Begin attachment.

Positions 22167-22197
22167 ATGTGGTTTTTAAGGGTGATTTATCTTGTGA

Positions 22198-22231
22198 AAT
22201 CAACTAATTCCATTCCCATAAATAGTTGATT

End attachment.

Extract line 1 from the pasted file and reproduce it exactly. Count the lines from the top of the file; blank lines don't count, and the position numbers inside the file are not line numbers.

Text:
Positions 22167-22197